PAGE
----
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Kathy Mattea's Nostalgic Approach to Her Roots

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Thursday September 06, 2012

From Nashville Scene

Folk songstress Kathy Mattea returns with a new record and a nostalgic approach to her roots
Calling Her Home
By: Jon Weisberger

“I’m from West ‘by-God’ Virginia,” says the opening line of Larry Cordle and Jenee Fleenor’s brilliant first-person narrative, “Hello, My Name Is Coal,” and when Kathy Mattea sings it, as she does on Calling Me Home, her brand-new release on Sugar Hill Records, it’s the simple truth. The song is one of several that revolve around coal and the people who work in it, but while the album represents an extension of Coal, the Grammy-nominated, Marty Stuart-produced project that preceded it, the title of this one’s a tip-off that it deals with a broader range of subjects.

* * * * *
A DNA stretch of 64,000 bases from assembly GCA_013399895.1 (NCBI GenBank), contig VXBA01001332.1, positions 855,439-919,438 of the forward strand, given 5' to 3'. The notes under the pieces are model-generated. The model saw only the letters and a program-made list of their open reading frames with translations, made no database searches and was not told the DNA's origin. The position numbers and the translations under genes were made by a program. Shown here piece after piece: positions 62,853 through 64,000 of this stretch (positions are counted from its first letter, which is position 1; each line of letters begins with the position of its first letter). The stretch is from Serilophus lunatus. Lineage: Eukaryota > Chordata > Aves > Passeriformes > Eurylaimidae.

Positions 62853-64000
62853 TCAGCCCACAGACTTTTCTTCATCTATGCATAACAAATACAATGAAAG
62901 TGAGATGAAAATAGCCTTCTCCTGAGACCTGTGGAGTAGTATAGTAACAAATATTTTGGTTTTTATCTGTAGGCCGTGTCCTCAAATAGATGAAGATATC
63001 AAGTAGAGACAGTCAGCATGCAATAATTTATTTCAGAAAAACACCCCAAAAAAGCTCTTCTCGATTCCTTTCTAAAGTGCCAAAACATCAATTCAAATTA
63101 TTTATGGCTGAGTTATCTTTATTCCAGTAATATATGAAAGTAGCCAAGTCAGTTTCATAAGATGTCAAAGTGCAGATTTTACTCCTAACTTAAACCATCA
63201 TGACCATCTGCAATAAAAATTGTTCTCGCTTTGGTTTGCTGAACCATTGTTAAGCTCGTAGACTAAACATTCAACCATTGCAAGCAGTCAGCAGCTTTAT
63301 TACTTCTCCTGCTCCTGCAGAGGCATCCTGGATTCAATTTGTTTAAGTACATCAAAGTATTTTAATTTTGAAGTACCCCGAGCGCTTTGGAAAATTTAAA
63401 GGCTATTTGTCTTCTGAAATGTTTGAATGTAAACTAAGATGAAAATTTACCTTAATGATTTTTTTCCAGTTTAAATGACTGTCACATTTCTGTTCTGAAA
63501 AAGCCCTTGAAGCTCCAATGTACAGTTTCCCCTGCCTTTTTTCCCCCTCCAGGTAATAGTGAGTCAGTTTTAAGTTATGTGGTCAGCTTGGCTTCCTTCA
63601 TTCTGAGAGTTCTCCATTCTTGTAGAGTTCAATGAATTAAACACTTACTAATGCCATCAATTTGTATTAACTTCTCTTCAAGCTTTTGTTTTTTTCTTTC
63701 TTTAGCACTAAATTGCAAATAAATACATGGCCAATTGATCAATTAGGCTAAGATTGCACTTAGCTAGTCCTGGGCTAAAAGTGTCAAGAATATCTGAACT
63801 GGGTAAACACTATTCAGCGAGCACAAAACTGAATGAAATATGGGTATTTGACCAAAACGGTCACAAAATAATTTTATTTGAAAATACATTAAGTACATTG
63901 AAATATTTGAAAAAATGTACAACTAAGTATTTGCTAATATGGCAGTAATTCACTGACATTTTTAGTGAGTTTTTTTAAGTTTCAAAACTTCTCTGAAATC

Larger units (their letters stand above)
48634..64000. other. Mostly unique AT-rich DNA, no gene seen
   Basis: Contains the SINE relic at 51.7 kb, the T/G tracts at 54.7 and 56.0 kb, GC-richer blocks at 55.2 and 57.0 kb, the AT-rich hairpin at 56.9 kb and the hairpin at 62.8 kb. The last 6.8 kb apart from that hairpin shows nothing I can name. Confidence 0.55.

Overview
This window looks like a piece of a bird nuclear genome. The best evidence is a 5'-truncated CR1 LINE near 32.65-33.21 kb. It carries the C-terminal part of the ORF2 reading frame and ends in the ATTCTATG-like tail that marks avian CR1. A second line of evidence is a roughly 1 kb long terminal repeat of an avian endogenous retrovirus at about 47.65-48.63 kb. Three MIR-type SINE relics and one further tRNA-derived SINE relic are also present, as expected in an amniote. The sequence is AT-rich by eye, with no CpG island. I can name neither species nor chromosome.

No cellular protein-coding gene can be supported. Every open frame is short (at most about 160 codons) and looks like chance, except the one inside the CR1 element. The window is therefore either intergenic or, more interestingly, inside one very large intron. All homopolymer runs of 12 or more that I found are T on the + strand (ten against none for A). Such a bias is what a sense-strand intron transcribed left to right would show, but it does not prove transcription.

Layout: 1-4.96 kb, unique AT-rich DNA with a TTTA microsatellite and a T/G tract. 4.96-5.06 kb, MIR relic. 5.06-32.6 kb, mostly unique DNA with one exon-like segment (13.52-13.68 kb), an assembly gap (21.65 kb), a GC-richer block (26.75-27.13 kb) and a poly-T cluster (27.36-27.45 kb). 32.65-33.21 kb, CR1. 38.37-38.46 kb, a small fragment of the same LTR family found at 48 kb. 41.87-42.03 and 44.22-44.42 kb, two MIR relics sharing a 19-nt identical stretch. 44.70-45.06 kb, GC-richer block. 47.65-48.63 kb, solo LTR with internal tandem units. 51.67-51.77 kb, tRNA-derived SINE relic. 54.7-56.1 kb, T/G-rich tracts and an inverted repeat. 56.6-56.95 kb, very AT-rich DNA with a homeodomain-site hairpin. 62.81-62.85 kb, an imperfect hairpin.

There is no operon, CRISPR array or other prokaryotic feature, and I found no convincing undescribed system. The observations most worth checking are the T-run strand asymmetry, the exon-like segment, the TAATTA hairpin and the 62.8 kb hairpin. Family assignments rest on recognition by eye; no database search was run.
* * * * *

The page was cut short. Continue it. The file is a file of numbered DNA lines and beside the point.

Still, anyone who grew up in West Virginia and is making an album with a title like Calling Me Home is going to have to deal, one way or another, with what still forms the core of the state’s economy — not to mention its impact on the environment — and that helps make “Hello, My Name Is Coal” part of the album’s center.

“What I love about that song,” Mattea says, “is that it doesn’t take any sides. It sort of lays out the dilemma as it is in Appalachia. That’s what I fell in love with, because it’s so hard to make a point that subtle. To be able to write a song that opens up a conversation that has any kind of nuance at all to it, that’s brilliant.

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